Go to content Phone human-readable description of the message we trying to accomplish. Search human-readable description of the message we trying to accomplish. Map pin human-readable description of the message we trying to accomplish.

This year’s 400A release of Kinibi contains many significant cryptographic enhancements. For example, it introduces elliptic curve cryptography, which can be used for public-key encryption and signatures using smaller keys and less energy than RSA.

It introduces the AES-GCM authenticated encryption mode, which protects a message’s privacy and integrity in a single operation; and (on devices with a sufficiently capable processor) it offers improved performance for AES, hashing, and public-key crypto.

This is all very well for customers who are in complete control of a device’s firmware: they can choose to take advantage of these enhancements, or not. However, Kinibi’s cryptographic library is provided a part of a device’s firmware, which leaves TAP SDK developers with an uncomfortable choice. Either they can write for the lowest common denominator, settling for old algorithms and lower performance; or they can play with all the new toys and shut themselves off from running on the many devices which have only 310A, or even 302A, installed.

For this reason, Trustonic has added a new library, named GpTRIC, to our SDK, with the aim of providing a rich, consistent, efficient, and secure cryptographic API to TAP developers, without being held back by old firmware versions.

GpTRIC is a partial implementation of the GlobalPlatform TEE Internal API. It intercepts most of the Trusted Storage, and Cryptographic Operations API functions looking for important types and algorithms that it understands, and when it finds one it takes the necessary action using its built-in cryptographic library. Function calls it doesn’t understand are passed on to the GlobalPlatform API implementation in the device’s firmware.

One less apparent difficulty is that GpTRIC can’t directly use the underlying platform’s secure object storage for its key data. There are several reasons for this: for one thing, Kinibi will refuse to store key data it doesn’t understand, which rules out elliptic curve keys before Kinibi 400A; for another, it won’t let GpTRIC read back key data not marked as ‘extractable’, which means that GpTRIC wouldn’t be able to use the key data with its more modern crypto implementation. So, rather than trying to store its key data as key data, GpTRIC instead stores it in a persistent object’s data stream, with a distinctive marker to prevent it from being confused with user data. We call the part of the data stream which stores key data the GpTRIC intrusion.

I suppose one might ask why we didn’t decide to smuggle GpTRIC’s key data into the key-storage part of the underlying persistent object, say as a generic-secret, or even as a rather strange RSA key. The answer is that, firstly, there isn’t enough space for a 4096-bit RSA private key in a maximally sized generic-secret object, and that older Kinibi versions can’t cope with keys larger than 2048 bits (which might be possible with some compression scheme). Secondly, GpTRIC needs somewhere to maintain the object’s usage permission bits, which, unlike the key data attributes, are mutable, and it can’t use the underlying permission bits because clearing the ‘extractable’ bit would lock GpTRIC out of its key data.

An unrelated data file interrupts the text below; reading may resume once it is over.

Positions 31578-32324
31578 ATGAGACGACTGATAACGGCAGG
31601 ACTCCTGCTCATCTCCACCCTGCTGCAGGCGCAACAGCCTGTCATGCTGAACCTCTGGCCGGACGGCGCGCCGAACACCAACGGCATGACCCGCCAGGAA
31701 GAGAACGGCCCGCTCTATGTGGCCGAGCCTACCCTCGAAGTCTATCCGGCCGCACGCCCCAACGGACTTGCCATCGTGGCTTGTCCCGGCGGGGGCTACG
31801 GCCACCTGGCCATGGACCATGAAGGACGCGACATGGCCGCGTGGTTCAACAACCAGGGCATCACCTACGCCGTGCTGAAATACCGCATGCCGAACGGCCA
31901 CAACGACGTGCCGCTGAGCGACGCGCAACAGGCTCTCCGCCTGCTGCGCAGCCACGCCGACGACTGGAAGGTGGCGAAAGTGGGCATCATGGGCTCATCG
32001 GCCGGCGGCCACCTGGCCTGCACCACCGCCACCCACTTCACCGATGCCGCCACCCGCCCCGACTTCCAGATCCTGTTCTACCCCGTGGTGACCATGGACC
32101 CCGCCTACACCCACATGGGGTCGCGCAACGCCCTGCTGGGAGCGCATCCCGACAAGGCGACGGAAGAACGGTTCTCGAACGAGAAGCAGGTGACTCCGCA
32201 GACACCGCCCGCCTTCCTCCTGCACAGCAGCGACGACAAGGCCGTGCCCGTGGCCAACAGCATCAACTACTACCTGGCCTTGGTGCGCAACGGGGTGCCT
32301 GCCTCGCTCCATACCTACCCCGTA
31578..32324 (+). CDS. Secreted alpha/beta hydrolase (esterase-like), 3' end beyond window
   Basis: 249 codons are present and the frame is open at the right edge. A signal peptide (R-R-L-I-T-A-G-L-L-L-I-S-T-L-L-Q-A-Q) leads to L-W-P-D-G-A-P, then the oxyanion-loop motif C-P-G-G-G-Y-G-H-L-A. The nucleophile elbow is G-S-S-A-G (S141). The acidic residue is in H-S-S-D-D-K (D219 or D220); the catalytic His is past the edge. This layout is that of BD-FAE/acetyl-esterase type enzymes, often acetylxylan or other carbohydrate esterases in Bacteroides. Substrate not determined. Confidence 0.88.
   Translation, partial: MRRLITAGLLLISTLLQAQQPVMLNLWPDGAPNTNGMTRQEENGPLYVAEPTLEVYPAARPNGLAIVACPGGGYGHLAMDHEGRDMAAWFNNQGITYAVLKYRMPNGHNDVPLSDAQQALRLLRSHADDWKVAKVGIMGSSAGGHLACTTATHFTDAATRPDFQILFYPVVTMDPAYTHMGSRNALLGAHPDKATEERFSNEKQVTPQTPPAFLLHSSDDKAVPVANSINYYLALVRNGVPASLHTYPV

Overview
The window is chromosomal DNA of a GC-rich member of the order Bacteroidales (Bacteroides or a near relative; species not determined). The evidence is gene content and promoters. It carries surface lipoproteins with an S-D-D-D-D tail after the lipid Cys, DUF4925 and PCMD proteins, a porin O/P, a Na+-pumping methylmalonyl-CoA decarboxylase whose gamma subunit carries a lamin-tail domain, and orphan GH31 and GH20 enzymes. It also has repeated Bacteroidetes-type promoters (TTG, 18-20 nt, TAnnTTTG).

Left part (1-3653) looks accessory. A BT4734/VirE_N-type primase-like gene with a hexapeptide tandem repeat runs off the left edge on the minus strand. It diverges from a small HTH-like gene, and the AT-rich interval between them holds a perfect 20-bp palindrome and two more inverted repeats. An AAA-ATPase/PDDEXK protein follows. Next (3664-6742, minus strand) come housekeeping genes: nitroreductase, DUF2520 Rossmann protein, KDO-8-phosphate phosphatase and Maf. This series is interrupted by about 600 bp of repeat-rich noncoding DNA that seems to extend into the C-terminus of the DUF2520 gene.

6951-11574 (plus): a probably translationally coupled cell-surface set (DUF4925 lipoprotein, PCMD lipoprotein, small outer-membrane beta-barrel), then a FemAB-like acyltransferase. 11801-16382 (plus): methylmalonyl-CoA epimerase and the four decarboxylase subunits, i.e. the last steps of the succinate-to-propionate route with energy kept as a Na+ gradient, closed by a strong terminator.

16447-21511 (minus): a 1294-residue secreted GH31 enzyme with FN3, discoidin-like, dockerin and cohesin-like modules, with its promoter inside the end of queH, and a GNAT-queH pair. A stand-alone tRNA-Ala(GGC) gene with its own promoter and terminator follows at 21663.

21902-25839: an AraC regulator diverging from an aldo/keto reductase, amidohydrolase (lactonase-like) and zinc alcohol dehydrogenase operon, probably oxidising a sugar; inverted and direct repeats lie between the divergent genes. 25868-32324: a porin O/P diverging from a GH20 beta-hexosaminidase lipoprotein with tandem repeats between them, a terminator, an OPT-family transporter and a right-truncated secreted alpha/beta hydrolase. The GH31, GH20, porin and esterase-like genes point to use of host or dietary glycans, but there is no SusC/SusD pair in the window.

Like ordinary platform keys, GpTRIC keys can be provisioned securely per device, without having to embed class keys in TA binaries or, indeed, anywhere else; and this allows provisioning of any key type that GpTRIC can understand, rather than being limited to the target device’s built-in repertoire. All that’s necessary to achieve this is for the TAMv2 server to transmit an object with a correctly formatted GpTRIC intrusion containing the necessary key data. Once this is stored in the Secure File System, GpTRIC will notice the intrusion and allow the TA to use the keys in the usual fashion.

GpTRIC is still a reasonably young library, and it still has some rough edges which we’re working on filing off. Also, we’ve not stopped with the low-level cryptographic improvements either: GpTRIC is much faster at RSA, elliptic curve crypto, and AES-GCM than any released Kinibi, and offers significantly improved resistance to microarchitectural side-channel attacks. As we implement new algorithms and improve our implementations of existing ones, GpTRIC will make sure that SP developers can make use of these advances early, and across a broad selection of devices.